does anyone know where a really cheap eprom programmer can be
found....and I mean CHEAP...
I'm 17....in HighSchool...and have no job.....right now i have 1 dollar
to my name...
so 140 bucks for an eprom programmer is out of the question.....
If anyone knows where one can be found....please let me know
Byron A Jeff
> does anyone know where a really cheap eprom programmer can be
> found....and I mean CHEAP...
> I'm 17....in HighSchool...and have no job.....right now i have 1 dollar
> to my name...
> so 140 bucks for an eprom programmer is out of the question.....
This is an instance where you seem to have more time than money.
Typically to program an EPROM you need a programmable voltage source
and it's helpful to have a good timer. Lastly you need a way to get
the data from the file to the EPROM.
A PIC can help with all these tasks:
programmable voltage: Check out an article that Steve Ciarcia did for
BYTE magazine (about 10 years ago) where he built an intelligent serial
EPROM programmer. You may not want to use the whole circuit (you can)
but the LM317 based programmable voltage generator is definitely the ticket.
Presuming a high voltage power supply (17-25VDC) is available, the programmable
voltage part can be built for less than $5. The PIC can then control the
Timer: PIC's have real good timers for the 0.1ms pulses required with most
Data transfer: Most any PIC can be programmed to read data from the serial
port. It is also possible to use the parallel port to transfer data.
You can put one together for maybe $20 and a lot of effort.
A lot of the PIC's have the ability to be 'in-site' programmed, with just a
few (varies with PIC) pins. All you need, then, is a switchable Vpp, and a
couple of pins from, say, a parallel port on yr PC, and a program to
twiddle these pins.
I think I know the programmer you're talking about and it's *not*
intelligent (the smarts came out of a PC). Control was through the PCs
Parallel Port. I think it was published around 1984.
I built one and was *really* disappointed in it. It never really worked
well (because it only took files in Intel format - and I was playing around
with Motorola parts at the time) and was *very* PC Dependant (this was about
the time of the PC/AT and the speeding up of the ISA bus) - It wouldn't
program properly on a PC running faster than 12 MHz (the PC's internal bus
delay was used as part of the programming requirements). It also had a
bunch of jumpers to allow different parts (not all that intelligent at all).
This was also about the time I figured out that if Ciarcia published a
project that was only wire-wrapped (or pin-pin wired like the EPROM
programmer was) chances are it would be pretty flaky. Anytime he presented
a design with an embedded card, it usually worked fine. Actually, I think
he needed an EPROM programmer for a specific application and didn't want to
pay for a commercial one (and got an article out of it as well).
You could probably build an EPROM Programmer using a PIC, Variable Voltage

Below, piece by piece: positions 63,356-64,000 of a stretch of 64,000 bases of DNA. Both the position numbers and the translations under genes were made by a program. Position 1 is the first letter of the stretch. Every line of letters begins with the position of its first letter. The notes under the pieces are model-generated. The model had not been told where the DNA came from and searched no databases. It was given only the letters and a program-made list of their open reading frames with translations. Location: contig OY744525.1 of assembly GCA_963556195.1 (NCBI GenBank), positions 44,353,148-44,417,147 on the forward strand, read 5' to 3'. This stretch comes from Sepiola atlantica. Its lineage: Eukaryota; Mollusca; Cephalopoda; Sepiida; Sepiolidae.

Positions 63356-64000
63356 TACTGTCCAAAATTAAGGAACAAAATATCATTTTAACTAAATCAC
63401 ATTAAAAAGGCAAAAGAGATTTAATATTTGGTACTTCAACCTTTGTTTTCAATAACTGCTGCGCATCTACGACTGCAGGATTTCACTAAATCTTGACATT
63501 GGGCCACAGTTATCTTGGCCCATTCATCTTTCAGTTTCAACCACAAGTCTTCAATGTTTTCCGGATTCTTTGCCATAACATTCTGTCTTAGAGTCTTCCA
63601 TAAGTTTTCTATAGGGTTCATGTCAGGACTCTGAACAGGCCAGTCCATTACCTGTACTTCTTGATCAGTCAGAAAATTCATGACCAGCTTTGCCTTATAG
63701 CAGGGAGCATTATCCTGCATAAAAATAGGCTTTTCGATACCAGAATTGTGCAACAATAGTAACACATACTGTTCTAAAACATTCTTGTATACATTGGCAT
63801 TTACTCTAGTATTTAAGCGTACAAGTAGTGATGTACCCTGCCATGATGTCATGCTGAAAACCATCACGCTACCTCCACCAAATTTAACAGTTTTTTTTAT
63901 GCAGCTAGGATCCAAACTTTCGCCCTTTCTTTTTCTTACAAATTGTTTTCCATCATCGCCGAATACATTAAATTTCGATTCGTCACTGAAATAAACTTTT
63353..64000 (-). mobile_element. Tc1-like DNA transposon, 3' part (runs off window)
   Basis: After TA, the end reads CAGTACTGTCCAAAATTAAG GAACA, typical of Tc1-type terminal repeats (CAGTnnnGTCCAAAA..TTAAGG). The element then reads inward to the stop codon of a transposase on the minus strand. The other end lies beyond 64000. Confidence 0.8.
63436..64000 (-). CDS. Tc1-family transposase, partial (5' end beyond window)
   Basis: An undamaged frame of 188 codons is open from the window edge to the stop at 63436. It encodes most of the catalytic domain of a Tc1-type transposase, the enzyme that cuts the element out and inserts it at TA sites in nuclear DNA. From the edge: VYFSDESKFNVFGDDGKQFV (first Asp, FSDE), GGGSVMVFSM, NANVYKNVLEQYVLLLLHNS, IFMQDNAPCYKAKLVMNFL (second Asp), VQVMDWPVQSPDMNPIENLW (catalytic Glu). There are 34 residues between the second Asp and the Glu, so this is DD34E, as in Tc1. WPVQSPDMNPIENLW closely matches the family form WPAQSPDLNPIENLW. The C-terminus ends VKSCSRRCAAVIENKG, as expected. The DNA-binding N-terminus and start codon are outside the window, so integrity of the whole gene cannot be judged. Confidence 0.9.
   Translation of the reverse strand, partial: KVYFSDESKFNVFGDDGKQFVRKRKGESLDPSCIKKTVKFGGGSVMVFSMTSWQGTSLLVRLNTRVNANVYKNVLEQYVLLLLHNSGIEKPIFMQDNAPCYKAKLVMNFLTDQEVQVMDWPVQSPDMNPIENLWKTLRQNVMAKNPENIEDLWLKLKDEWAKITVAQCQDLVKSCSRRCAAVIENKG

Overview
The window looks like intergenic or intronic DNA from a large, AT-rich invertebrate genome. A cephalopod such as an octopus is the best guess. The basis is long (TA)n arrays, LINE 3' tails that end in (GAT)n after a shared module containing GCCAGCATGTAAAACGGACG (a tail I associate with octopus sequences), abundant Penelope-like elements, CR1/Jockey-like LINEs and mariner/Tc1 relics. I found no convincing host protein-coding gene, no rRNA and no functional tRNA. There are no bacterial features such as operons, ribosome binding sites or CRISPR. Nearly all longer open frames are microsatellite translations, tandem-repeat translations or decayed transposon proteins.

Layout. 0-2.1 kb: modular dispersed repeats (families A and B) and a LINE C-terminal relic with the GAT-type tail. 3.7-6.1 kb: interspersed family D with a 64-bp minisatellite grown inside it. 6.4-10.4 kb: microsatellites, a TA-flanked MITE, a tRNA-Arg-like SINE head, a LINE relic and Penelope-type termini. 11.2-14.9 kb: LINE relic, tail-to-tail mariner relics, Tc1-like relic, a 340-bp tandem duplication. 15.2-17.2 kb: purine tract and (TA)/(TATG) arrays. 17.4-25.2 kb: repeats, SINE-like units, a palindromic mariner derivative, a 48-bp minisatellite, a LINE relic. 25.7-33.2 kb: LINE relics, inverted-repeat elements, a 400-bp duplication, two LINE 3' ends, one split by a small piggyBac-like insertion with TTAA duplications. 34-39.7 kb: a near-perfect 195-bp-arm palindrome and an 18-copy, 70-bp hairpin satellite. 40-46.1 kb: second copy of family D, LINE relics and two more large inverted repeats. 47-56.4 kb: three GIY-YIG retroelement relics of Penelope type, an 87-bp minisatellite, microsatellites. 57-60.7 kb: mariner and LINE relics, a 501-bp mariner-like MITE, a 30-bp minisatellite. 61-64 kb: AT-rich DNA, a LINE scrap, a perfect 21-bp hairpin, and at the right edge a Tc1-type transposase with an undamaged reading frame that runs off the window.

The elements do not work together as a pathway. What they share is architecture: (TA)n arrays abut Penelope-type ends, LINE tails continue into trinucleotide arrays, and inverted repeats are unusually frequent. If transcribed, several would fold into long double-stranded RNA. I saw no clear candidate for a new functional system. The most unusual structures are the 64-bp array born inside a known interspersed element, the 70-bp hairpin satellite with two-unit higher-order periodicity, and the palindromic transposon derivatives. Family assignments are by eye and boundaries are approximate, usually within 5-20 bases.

Supply, and a few counters. But there are the issues of understanding:
1. What is the host platform.
2. What is the object file format.
3. What is the device you want to program (and what are the programming Specs).
If you understand what you're going to be easy, it shouldn't be that hard.
"Some people say that foreign cars handle best, while others say domestic.
For my money, nothing handles as well as a rental car." - P.J. O'Rourke
Byron A Jeff
> I think I know the programmer you're talking about and it's *not*
> intelligent (the smarts came out of a PC). Control was through the PCs
> Parallel Port. I think it was published around 1984.
No, that's a different one. The one I was talking about had a 8031 on board,
communicated via the serial port, and had dynamic reconfiguration. He
did have another one earlier and the intelligent serial one was an update
> You could probably build an EPROM Programmer using a PIC, Variable Voltage
> Supply, and a few counters. But there are the issues of understanding:
> 1. What is the host platform.
> 2. What is the object file format.
> 3. What is the device you want to program (and what are the programming
That's about the sum of it. With PIC's it's fairly easy to get enough
smarts to get the job done too.
I don't know near as much as you guys already do about eprom programmers
and the timing etc....
So it would probably be a long while before i get something like that
done...being that i have too much homework because my teachers like
torturing seniors in High School...:)
If anyone has some free time...and eprom programmer made from a pic chip
would be really neat...and if you were able to keep the cost down....you
mught be able to sell a good kit....i would sure buy it....
one of my old electronics now has the article with the 8031 and if i get
about 40 or 50 bucks...i'll probably buy it.....
thanks for your info...
Check out LUDIFLAP
programmer, it programs ATMEL Flash, 89C52 89C2051 and Parallel EPROM's
design is free so is the programming software.
on place where to find it is elrad ftp site
and keep searching in directories below...
this would be about 10$ programmer.
there are sure many scematics with 8031 as host, one project
from DDS, go to http://dunfield.com
and get project files archieve
At 06:10 PM 27/3/97 -0800, you wrote:
-- Silicon Studio Ltd.
I'm planning to buy me an eprom programmer,
but cannot afford those expersive programmers.
any help on where to buy low cost ones.
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